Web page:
‘Walking’ By Henry David Thoreau

Walking began it’s life, according to the introduction, as a lecture. It’s a fine, well-written piece by one of America’s finest stylists.

But Thoreau feels a little juvenile to me nowadays. Frankly, when I was reading this, I kept thinking: wow, I should really read some Emerson.


I was reading Apollonaire’s Zone when I had to pause over the last lines.

My edition translated it as:

Sun throat cut

But I had to stop because something was bothering me.

You may already know what I just realized – that Aimé Césaire had taken the title of his most famous work from that line; only I had only read it in a far more aggressive translation:

Solar throat slashed

Magician: Master

A little less ‘D&D’-y than its predecessor, but a little more needlessly complex mythology. A lot of deus ex machinas at work here. On the positive side, some nice subversion of expectations (no one gets the princess).

The next volume, while a direct sequel to this one, I gather, is more of a novel within the same world than a continuation of the same storyline. And I’ll probably read it, but I won’t rush. Does that make sense?

Varieties Of Religious Experience


I thought that I’d read this before, but now I’m not so sure. Surely, I wasn’t thinking of Henry? More likely, I was imposing some stereotypes and prejudices onto my memories.

What my memories left out was how gentle and credulous the scientist was of religious experience and feelings, most especially towards a sort of combination of positive thinking and what we would call ‘new age faith healing.’ He is slightly less gentle towards of forms of Christian belief and gives the impression of personally being a vaguely agnostic Methodist (except when receiving positive energies from new age healers).

James, when speaking about knowledge, frequently uses the term ‘warranted.’ I bring this up because of Alvin Plantinga’s advocacy of using the word ‘warrant’ instead of ‘justified’ when defining knowledge. I am cruelly and inadequately simplifying here, but one reason is that he didn’t like the moralism implied in ‘justified,’ at least not in an epistemological context. How much did Plantinga take from James’ gentle treatment of religious feeling and his use of ‘warranted?’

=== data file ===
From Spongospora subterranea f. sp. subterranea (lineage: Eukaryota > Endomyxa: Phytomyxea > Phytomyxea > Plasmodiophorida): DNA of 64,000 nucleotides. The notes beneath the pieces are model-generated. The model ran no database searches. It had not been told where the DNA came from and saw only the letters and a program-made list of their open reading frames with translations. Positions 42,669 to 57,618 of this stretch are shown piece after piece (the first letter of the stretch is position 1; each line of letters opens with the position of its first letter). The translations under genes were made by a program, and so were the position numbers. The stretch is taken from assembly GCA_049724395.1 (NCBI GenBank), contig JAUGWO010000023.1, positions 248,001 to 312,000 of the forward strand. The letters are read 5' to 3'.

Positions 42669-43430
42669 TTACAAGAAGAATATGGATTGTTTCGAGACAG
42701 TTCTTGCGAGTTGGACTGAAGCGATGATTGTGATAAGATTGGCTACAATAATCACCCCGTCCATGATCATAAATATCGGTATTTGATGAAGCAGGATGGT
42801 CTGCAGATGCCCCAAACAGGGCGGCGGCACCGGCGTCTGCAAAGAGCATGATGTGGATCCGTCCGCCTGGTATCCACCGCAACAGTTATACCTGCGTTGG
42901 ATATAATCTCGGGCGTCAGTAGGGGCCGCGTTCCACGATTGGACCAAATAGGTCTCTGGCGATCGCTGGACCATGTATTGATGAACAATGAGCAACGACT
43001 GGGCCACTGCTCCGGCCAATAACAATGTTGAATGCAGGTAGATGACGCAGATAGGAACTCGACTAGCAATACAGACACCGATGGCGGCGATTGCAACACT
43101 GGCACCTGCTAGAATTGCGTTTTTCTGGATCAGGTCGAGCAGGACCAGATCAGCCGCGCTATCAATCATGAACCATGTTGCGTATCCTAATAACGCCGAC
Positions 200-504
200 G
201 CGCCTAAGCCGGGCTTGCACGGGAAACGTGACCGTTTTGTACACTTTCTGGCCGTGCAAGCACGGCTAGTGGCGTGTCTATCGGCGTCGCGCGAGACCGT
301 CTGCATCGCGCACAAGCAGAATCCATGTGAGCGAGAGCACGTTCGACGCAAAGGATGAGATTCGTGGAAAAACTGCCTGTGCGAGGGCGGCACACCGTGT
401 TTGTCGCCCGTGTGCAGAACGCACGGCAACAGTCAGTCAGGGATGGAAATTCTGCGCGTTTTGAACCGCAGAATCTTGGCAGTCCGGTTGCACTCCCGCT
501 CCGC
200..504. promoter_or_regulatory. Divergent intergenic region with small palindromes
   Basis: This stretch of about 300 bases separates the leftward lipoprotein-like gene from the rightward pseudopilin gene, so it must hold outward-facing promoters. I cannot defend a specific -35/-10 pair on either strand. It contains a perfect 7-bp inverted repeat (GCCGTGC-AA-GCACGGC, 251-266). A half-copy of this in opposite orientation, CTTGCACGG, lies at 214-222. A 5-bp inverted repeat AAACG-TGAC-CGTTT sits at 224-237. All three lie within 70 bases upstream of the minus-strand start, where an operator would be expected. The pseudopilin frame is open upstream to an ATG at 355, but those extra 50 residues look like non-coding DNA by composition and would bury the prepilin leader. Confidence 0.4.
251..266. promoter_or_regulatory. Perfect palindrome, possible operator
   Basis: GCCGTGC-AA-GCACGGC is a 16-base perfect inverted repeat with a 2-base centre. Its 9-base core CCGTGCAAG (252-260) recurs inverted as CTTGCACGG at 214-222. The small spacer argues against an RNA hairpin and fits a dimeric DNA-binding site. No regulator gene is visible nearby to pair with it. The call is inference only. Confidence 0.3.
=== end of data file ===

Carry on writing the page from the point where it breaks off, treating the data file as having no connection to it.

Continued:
‘Magician: Apprentice’ By Raymond E. Feist

I enjoyed it and I feel like it improved over the course of the book, but… I have a question for those who might know: did he shameless rip off Dungeons & Dragons or did D&D shamelessly rip off from Feist? Because the magic system seems like a good faith effort to justify/explain the D&D system of magic (which is all about creating a justification for why wizards shouldn’t be all powerful).

This was one of the books that I remember seeing in Waldenbooks and B. Dalton as a kid, with Feist being a prolific and popular author on the sci-fi and fantasy shelves of those now defunct (I believe) bookstores.

‘Inventing A Nation: Washington, Adams, Jefferson’ By Gore Vidal

I was forewarned regarding Vidal’s dislike of Hamilton, but was surprised by his frequent dismissal of Jefferson (though I loved his depiction of the third president in Burr) and his seeming affection for and interest in John Adams (though the McCullough biography was still within a couple of years of peak popularity, so maybe he felt compelled).

No one in their right mind reads a history by Vidal in order to know history. Understand more, perhaps, but not to know it, if that distinction makes any sense to you. And I know enough, I feel, to know what to distrust and what might offer some new understanding.

But I have always found Vidal’s obsession with American politics vaguely surprising. It makes perfect sense and he was, really, a frustrated politician, in many ways, in addition to the family history. But his public intellectual style and Brahminic accent, not to mention his long time home in Italy, he always felt like someone who should have spent the life of his mind with Cicero rather than Washington.